I do three main steps:

Step 1: Get all coordinates of the trees and tents, and check whether there is a permutation of tree permutations that has a horizontal or vertical distance of 1 with the tent coordinates.

1«         # Add a trailing empty spot to each row
           # (to account for matrices with only tents/trees and single-cell inputs)
  Ð        # Triplicate this matrix with added trailing 2s
   ε       # Map each row to:
    NU     #  Store the index of this outer map in `X`
    ε      #  Inner map over each cell of this row:
     XN)   #   Create a triplet of the cell-value, `X`, and the inner map-index `N`
   ]       # Close the nested maps
    €`     # Flatten the list of lists of cell-coordinates one level down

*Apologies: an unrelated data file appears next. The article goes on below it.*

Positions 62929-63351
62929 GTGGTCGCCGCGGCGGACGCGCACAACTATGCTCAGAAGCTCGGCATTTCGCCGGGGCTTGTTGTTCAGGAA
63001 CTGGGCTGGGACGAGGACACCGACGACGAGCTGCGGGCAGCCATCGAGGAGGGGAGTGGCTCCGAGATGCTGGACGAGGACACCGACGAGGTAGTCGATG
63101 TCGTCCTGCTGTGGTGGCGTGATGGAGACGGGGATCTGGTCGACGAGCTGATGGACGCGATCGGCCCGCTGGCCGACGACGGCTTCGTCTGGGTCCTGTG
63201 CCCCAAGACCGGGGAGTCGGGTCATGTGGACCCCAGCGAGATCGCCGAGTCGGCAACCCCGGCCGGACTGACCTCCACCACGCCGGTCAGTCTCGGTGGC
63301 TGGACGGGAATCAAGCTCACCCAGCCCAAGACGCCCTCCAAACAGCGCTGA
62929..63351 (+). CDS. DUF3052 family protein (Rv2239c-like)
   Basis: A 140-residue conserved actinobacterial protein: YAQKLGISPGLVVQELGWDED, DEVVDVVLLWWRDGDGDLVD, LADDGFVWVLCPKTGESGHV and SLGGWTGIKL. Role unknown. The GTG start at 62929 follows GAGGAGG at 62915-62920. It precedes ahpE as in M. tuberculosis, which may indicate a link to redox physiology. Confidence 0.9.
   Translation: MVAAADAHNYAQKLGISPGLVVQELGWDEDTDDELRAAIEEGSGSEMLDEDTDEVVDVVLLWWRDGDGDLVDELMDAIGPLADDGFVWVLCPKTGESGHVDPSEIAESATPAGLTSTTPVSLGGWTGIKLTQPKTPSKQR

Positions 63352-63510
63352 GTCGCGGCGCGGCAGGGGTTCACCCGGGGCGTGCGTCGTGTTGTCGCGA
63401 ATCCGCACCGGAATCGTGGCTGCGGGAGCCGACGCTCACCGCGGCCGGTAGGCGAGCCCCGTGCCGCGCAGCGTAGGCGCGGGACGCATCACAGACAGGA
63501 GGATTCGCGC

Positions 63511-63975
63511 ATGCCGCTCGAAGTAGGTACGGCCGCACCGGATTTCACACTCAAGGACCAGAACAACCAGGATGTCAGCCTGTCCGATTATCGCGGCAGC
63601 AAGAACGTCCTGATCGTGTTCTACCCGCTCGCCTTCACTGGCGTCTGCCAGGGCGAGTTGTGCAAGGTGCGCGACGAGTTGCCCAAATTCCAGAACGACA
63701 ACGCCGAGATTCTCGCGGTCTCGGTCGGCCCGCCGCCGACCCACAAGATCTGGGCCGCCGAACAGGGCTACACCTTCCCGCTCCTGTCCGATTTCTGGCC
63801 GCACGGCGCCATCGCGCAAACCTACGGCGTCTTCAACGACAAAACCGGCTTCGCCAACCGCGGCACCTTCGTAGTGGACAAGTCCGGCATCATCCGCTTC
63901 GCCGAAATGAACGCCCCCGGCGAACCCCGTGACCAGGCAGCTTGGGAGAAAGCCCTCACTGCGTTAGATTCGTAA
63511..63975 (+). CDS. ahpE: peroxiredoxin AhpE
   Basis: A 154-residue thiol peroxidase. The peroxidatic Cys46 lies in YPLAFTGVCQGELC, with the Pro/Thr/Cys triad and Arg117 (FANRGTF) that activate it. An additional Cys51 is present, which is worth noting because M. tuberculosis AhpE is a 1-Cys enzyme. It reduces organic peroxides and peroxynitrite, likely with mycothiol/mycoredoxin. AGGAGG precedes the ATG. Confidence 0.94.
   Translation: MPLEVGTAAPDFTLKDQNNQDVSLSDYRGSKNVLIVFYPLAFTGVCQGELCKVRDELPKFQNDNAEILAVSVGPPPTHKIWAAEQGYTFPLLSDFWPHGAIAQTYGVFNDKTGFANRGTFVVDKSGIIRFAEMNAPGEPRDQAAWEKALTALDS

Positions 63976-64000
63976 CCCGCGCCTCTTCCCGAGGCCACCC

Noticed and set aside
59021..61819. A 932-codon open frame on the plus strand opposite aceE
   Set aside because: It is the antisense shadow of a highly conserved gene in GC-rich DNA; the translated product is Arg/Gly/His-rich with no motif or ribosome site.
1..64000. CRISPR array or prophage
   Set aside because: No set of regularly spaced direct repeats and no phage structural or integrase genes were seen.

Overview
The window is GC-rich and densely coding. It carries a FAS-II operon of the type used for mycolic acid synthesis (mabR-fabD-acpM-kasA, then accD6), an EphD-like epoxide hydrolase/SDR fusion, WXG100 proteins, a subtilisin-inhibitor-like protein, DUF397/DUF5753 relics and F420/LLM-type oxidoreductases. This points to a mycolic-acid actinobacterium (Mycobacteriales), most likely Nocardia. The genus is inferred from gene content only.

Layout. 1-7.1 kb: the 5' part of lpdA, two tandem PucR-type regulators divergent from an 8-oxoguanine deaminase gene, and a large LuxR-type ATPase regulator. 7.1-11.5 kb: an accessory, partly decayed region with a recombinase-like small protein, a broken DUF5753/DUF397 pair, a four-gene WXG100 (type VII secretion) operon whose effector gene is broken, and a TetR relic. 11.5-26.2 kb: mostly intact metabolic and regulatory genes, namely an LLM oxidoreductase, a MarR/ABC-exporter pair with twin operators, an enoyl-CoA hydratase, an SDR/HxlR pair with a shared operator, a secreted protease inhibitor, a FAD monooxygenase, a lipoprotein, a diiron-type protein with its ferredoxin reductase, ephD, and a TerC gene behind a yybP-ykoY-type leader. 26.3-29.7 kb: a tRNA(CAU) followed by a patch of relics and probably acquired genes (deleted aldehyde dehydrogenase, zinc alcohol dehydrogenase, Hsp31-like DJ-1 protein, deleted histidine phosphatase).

{          # Sort the list of coordinates, so the empty spots are before tents, and tents
           # before trees
 .¡ }      # Then group them by:
   н       #  Their first item (the type of cell)
     ¦     # And remove the first group of empty spots
`          # Pop and push the list of tree and tent coordinates separated to the stack
 U         # Pop and store the tent coordinates in variable `X`
           # (or the input with trailing empty spots if there were only empty spots in
           #  the input)
  œ        # Get all permutations of the tree coordinates
           # (or the input with trailing empty spots if there are none, hence the
           #  triplicate instead of duplicate..)
ε          # Map each permutation of tree coordinates to:
 X‚        #  Pair it with the tent coordinates `X`
    ζ      #  Zip/transpose; swapping rows/columns,